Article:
Brad Mills went a bit nutso with his pen last night

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Look, the Astros won the game so it’s all good, but this was a little nuts:  Brad Mills used six pitchers against six consecutive batters across an inning and a third.

Bud Norris started the game and went six and two-thirds innings.  In the seventh, the last batter he faced was Kirk Nieuwenhuis, who singled in two runs. Time to go to the pen, right? Of course it was. But from the end of the seventh inning and on through the eighth, it went like this:

  • Wilton Lopez faced Ruben Tejada and no one else;
  • Wesley Wright faced Daniel Murphy and no one else;
  • Brandon Lyon faced David Wright and no one else;
  • Fernando Abad faced Ike Davis and no one else; and
  • Fernando Rodriguez faced Scott Hairston and no one else.

Only Davis reached. All of the other one-batter relievers retired their men.  And New York was kept scoreless for the entire inning and a third in which those six men pitched.

I bet that if even Tony La Russa was watching that game he’d say “damn.”

The Angels were the first team to use up all of their mound visits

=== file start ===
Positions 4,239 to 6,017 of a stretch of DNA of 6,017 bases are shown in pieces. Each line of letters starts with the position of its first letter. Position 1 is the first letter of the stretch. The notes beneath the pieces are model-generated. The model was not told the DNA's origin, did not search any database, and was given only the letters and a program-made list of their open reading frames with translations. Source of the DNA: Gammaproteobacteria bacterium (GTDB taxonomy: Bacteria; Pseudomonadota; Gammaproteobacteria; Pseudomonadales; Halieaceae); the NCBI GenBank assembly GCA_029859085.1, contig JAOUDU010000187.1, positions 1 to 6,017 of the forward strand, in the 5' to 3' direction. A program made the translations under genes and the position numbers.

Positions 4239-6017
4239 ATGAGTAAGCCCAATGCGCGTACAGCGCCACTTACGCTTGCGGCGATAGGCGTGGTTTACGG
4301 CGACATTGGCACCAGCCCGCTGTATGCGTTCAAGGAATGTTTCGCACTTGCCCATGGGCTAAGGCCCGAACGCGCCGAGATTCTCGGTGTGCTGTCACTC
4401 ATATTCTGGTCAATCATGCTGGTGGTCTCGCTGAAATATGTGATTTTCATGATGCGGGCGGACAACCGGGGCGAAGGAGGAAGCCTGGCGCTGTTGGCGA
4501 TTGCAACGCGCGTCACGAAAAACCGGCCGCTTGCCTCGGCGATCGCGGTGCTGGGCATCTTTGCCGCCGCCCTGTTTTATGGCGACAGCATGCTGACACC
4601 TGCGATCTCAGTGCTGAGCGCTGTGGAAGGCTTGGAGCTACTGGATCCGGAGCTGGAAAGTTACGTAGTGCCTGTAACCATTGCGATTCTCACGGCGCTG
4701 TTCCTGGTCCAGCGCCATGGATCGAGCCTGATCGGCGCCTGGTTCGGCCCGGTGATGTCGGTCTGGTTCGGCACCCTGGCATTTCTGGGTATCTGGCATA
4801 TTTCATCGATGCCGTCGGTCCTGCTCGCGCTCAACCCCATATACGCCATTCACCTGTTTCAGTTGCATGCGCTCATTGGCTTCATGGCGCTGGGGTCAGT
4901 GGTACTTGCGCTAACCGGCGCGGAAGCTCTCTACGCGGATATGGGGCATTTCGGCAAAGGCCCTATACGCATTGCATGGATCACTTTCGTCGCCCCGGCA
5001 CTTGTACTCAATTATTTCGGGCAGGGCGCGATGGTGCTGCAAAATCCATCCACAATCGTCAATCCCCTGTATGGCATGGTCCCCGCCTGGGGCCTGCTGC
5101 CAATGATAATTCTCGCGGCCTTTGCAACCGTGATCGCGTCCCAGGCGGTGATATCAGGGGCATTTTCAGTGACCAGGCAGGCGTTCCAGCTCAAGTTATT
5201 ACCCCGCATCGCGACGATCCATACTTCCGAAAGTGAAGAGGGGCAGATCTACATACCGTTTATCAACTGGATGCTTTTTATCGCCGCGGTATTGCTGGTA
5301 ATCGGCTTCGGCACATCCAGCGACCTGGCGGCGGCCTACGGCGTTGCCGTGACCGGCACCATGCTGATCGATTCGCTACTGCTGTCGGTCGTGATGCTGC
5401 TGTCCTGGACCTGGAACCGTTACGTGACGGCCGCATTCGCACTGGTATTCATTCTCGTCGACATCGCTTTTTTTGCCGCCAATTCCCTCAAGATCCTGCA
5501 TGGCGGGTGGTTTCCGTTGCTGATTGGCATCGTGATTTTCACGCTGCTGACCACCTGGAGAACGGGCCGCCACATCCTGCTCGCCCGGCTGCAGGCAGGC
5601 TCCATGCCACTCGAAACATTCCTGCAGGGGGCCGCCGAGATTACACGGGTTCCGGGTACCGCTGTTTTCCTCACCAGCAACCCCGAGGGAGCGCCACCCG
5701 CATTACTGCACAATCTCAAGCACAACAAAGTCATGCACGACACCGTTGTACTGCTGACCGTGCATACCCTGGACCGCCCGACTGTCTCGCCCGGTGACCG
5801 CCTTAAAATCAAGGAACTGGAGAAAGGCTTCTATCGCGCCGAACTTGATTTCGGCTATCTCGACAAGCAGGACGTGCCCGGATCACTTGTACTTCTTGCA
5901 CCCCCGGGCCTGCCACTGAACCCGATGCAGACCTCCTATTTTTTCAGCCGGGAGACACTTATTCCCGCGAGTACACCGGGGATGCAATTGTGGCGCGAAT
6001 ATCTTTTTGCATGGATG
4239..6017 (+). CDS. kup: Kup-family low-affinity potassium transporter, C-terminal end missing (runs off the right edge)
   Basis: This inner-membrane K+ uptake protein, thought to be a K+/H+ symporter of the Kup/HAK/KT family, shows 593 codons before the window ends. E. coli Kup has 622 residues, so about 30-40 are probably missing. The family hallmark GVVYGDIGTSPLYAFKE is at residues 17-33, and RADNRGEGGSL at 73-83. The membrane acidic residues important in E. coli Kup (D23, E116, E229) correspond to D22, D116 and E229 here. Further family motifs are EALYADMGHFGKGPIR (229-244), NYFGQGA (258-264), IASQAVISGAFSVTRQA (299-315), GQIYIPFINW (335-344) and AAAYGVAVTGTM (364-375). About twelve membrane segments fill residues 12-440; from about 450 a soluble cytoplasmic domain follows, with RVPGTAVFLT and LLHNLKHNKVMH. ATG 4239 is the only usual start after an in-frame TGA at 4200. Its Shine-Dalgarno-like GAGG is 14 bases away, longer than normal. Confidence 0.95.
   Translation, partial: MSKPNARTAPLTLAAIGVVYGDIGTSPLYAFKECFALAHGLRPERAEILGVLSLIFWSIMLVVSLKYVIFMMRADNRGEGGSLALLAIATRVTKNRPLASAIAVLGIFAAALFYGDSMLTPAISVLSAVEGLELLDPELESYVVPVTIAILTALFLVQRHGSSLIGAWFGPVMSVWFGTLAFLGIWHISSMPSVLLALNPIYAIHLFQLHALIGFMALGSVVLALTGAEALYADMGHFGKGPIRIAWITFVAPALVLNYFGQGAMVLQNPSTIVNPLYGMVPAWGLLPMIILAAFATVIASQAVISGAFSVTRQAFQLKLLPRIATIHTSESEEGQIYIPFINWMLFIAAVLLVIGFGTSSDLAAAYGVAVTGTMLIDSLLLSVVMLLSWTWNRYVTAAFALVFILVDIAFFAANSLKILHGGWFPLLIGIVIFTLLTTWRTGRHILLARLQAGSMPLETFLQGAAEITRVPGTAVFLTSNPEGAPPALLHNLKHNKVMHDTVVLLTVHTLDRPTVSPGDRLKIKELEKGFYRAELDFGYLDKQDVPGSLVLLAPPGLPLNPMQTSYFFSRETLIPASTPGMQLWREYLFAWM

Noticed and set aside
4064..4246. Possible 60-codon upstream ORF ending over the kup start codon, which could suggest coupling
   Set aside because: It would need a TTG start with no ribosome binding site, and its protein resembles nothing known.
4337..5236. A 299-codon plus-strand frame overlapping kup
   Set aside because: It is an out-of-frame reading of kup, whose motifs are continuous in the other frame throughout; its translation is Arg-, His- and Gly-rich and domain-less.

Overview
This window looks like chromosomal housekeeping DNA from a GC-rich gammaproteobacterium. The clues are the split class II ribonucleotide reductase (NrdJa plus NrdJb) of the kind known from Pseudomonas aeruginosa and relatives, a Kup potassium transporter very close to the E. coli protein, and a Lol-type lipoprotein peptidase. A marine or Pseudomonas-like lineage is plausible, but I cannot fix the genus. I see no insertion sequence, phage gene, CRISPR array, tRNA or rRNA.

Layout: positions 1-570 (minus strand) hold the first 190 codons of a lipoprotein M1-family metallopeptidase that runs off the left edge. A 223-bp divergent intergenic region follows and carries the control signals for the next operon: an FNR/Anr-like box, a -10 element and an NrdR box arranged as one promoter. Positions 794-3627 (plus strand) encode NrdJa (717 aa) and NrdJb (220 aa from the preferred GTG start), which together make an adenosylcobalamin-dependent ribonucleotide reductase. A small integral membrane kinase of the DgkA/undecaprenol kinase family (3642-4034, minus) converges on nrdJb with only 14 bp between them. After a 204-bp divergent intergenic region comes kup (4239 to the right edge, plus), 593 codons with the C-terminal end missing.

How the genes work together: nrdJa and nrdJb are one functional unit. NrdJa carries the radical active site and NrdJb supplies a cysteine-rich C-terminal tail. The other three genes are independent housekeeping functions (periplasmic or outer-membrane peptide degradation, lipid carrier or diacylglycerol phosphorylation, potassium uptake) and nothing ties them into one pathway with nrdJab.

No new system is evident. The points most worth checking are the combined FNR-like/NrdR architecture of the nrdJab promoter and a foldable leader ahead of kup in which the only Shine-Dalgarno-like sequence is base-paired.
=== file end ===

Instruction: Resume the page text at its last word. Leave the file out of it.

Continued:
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Last night’s Angels-Astros game was a long affair with a bunch of homers and the use of 11 pitchers in all. The Angels used six pitchers and all of that business led to plenty of conferences. Six, in fact, which is their allotment under the new rule capping mound visits. As far as I can tell, that makes the Angels the first team to use up all of their mound visits since the advent of the rule.

Sadly, they did not try to go for a seventh, thereby testing the currently unknown limits of the rule. Umpires have been instructed to not allow additional mound visits, but they cannot issue balls or tackle anyone or anything to enforce it. Presumably, if Maldonado had walked out to talk to Cam Bedrosian about the weather or where he was going to dinner after the game, the home plate umpire would’ve simply done the old Robin Williams English policeman’s bit of yelling “Stop! . . . or I shall yell ‘Stop!’ again!” Maybe a fine would issue later, but we’ll never know.

At least until someone breaks the limit. And we know someone will, right? We should have a betting pool on who does it.